Unsuspecting children downloaded apps from the Google Play store with “unlimited in-app charges without Google requiring entry of a password or other account holder involvement to obtain the account holder’s consent before the charges were incurred” according to FTC (Federal Trade Commission) Chair Edith Ramirez.
On September 4, 2014, the FTC announced a settlement with Google Inc., which requires the search giant to pay at least $19 million in refunds to consumers that the Commission alleges were billed for unauthorized in-app charges incurred by kids.
I am not a big fan of the EU’s “right to be forgotten,” but it has one silver lining. I was noodling around with Google’s ever-more-baroque implementation of the principle this weekend, and I discovered that it offers a quick and cheap way to discover just how famous Google thinks you are.
Could the European Court of Justice’s May 13, 2014 Google Spain decision delay the adoption of the EU Data Protection Regulation?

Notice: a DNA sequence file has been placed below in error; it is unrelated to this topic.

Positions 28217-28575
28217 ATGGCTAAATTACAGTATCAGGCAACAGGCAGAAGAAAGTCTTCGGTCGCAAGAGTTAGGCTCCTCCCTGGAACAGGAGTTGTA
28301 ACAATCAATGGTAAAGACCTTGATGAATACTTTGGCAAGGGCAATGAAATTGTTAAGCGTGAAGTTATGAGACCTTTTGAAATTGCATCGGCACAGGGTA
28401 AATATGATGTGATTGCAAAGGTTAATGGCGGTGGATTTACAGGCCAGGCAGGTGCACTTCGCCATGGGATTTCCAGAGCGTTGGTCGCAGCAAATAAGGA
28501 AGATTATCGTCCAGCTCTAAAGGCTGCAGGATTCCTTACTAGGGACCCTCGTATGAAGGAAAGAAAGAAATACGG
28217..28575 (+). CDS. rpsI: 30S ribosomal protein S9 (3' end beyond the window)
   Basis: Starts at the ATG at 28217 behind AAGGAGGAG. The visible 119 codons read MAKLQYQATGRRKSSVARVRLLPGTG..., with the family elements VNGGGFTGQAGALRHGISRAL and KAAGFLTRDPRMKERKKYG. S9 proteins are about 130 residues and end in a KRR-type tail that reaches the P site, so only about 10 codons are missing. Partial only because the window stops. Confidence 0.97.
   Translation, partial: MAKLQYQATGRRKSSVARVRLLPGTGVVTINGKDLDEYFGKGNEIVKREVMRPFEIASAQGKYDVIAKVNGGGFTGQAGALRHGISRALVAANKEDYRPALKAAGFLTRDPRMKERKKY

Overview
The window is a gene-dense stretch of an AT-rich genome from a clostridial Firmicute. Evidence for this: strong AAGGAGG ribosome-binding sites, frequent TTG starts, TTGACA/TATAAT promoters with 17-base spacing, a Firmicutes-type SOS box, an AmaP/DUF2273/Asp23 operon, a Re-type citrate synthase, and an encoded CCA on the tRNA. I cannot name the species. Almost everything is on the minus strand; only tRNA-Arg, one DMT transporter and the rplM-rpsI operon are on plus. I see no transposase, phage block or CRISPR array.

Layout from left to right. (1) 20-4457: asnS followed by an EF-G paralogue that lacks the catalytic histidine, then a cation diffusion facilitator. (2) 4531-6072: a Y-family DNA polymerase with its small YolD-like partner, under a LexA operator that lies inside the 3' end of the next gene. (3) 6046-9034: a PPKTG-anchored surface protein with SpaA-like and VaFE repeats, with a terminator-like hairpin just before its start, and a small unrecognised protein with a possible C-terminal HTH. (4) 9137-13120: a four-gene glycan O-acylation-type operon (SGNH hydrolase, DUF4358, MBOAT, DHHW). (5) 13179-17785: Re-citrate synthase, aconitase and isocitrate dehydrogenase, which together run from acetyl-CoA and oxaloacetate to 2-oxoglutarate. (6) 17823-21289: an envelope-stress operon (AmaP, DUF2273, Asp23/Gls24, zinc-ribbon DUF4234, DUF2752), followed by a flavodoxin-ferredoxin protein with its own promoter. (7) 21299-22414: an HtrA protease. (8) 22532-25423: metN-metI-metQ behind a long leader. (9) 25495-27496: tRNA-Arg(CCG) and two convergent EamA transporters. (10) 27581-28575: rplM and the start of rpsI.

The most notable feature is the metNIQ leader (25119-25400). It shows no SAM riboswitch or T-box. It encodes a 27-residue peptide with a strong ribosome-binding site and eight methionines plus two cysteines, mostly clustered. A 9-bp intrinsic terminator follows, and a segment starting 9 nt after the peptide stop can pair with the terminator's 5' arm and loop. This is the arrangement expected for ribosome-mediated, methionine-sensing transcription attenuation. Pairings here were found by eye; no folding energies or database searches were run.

Approximately “91,000 requests” to be forgotten have been submitted to Google since the May 2014 EU European Court of Justice ruling which has led to “a total of 328,000 links that applicants wanted taken down” according to a BBC news report. The report went to say that Google’s ‘right to be forgotten’ statistics so far are:
U.S. District Court Judge Ronald M. Whyte has issued an order granting in part and denying in part Google’s Motion to Dismiss the class action filed against the Company on March 7 in the U.S. District Court for the Northern District of California as a result of unauthorized children’s in-app purchases in the Google Play Store.
As part of an “investigation of possible conspiracy to commit money laundering” a Judge stated that he perceives “no constitutionally significant difference between the searches of hard drives… and searches of email accounts.”
The US Supreme has refused to consider Google’s claim that when Street View collected unencrypted Wifi data between 2007 and 2010 that it was “readily accessible to the general public” so the collection was not a violation of the Wiretap Act” which claim was rejected in December 2013 by the 9th Circuit Court of Appeals.
Last month, in a bombshell decision, the European Union’s Court of Justice (“CJEU”) demanded that Google “forget” certain items.